Tournaments: This is the main arena for making AK profitable, particularly when the tables are either short-handed (6-max or less) or when you are approaching the bubble. In these situations you are

  1. a) less likely to run into those nasty AA or KK combos and
  2. b) more likely to find yourself up against the other big A hands, or at worst racing with small to medium pairs. Short-stacks will have to make a move with any reasonable holding – hand ranges open up in short-handed play!

What you want to avoid is pushing your AK too strongly early on in tournaments, or when you are deep-stacked. Anyone willing to risk their stacks early on will more likely be doing so with hands you don’t want to see, and although AK is a strong hand it is not something you want risk your big stack on!

Cash Games: Generally speaking, you have to be more circumspect with your AK in cash games. Pre-flop shoves with AK will often find themselves being called only with the big 2 hands – best case scenario here is that you will be in a race, so it’s definitely not a +EV way to play.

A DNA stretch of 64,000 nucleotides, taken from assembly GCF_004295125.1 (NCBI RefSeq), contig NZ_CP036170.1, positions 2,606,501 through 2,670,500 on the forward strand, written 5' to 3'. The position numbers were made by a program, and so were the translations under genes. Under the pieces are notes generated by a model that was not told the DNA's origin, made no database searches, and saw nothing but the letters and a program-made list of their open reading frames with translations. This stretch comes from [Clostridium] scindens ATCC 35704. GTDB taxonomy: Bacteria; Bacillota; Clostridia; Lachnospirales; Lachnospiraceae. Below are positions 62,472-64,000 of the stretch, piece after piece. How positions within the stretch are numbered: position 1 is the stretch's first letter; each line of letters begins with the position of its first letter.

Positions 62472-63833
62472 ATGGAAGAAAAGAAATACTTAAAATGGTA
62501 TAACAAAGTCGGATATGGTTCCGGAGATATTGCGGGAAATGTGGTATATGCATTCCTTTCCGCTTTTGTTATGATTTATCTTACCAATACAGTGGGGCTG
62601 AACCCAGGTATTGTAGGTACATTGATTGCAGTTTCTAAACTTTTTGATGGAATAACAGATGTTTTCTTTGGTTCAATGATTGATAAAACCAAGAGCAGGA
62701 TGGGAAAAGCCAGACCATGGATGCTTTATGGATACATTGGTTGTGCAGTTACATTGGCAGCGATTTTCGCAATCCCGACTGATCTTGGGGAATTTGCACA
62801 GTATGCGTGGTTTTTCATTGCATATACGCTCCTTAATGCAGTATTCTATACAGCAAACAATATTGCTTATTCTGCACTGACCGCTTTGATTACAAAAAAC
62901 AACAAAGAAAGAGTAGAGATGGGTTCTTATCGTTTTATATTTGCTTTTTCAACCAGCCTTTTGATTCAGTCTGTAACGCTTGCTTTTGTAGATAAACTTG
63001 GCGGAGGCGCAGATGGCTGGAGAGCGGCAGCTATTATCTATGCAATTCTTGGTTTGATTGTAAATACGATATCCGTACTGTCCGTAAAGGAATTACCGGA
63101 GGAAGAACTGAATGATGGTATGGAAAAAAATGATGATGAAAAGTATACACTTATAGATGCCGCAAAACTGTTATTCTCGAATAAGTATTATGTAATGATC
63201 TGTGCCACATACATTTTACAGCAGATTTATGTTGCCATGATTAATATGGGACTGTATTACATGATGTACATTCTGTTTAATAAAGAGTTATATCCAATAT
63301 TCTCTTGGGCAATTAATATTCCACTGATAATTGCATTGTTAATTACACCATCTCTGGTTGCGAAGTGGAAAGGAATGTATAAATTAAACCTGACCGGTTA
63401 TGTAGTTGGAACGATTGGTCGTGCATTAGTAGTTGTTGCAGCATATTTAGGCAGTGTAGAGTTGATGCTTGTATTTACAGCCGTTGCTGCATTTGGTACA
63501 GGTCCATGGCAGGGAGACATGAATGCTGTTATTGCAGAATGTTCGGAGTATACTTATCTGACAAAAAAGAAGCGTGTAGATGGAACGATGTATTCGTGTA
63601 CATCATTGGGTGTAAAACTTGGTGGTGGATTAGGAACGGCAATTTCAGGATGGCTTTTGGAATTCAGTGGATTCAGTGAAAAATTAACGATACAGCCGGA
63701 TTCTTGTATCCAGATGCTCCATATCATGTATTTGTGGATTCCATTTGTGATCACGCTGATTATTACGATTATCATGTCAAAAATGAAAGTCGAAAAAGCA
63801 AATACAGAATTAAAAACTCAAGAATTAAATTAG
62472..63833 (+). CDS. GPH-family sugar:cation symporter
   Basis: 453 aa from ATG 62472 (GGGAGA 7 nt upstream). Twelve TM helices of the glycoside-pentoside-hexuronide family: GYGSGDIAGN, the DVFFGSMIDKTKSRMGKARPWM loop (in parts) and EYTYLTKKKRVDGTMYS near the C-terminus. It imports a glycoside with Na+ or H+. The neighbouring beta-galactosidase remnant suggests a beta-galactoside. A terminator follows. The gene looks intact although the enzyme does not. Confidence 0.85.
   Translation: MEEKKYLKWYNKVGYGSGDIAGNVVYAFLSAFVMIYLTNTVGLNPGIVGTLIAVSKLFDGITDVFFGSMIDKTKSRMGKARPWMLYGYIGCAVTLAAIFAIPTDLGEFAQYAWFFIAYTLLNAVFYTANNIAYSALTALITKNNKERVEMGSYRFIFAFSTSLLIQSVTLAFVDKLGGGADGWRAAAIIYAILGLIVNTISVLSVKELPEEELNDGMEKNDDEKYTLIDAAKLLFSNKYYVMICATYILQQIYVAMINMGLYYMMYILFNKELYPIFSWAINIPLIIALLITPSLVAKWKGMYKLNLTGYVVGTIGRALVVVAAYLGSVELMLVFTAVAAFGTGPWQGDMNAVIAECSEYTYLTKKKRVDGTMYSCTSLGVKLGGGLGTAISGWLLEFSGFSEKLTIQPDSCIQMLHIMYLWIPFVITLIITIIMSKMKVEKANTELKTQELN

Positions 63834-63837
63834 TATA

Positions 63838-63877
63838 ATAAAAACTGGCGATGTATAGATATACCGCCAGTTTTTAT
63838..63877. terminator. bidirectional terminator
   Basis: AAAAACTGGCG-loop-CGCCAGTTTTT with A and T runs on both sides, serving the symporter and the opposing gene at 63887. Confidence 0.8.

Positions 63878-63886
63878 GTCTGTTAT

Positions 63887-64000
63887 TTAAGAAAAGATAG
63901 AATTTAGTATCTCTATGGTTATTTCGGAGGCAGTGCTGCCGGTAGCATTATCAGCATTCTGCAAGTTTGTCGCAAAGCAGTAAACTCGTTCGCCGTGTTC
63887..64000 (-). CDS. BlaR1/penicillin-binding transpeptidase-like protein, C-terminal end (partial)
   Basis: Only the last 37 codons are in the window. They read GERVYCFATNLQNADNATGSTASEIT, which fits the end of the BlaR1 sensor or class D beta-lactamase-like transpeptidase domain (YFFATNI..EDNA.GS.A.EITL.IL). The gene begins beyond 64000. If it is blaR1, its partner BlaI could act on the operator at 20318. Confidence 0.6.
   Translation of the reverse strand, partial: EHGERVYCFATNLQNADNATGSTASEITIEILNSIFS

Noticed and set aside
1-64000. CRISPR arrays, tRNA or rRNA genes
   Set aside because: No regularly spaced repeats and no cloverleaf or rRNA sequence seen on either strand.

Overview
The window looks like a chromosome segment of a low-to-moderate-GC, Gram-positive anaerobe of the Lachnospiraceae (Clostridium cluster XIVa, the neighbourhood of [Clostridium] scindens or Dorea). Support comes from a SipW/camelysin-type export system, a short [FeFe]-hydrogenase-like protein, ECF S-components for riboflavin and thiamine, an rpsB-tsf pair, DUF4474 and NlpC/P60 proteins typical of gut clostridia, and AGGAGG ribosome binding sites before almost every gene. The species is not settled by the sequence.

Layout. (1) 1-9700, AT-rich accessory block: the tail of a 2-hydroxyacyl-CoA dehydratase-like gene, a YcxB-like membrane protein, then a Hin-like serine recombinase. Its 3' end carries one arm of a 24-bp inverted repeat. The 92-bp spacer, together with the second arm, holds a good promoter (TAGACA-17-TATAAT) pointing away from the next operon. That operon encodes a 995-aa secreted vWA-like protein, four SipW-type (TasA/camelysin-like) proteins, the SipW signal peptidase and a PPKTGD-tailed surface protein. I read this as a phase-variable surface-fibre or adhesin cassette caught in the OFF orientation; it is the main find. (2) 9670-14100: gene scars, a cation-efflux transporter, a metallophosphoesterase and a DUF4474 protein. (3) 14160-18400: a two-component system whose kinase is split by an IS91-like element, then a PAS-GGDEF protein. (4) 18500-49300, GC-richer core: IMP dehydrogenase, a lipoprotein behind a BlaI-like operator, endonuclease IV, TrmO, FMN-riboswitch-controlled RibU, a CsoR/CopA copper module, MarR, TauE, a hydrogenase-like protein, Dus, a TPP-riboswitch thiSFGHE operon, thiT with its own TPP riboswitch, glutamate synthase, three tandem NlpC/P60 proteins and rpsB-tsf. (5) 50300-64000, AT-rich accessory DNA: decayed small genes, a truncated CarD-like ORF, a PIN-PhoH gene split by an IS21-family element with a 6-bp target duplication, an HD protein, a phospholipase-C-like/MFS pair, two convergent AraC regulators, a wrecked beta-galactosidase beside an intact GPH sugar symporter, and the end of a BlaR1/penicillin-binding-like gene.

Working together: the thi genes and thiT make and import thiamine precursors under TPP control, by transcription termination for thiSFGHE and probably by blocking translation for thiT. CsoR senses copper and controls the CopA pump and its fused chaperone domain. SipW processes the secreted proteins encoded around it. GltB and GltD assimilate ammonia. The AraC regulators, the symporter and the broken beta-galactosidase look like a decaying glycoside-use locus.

This failure to understand the differences between cash games and tournaments is one of the main ways in which players lose a lot of money. Co-incidentally, Anthony Holden (from the introduction) doesn’t mention any problems playing AK in the cash games he seems to excel in – this transition is a major source of problems even for experienced poker players.

All in pre-flop against seeing the flop?

Many players think, or have been told, that shoving pre-flop with AK is the best way to play- as a strong drawing hand, you want to see all 5 community cards to give yourself the maximum chance to improve your AK. This is true to an extent, but as I’ve explained above, it is also a very risky approach in many games.

Shoving does have fold equity, which helps, but you have to take into account a lot of other factors – tournament position, stack sizes, what you know about your opponents’ styles, etc. One of the main reasons why people shove is that they don’t know how to play AK on the flop. It is a very difficult hand to continue with! An example….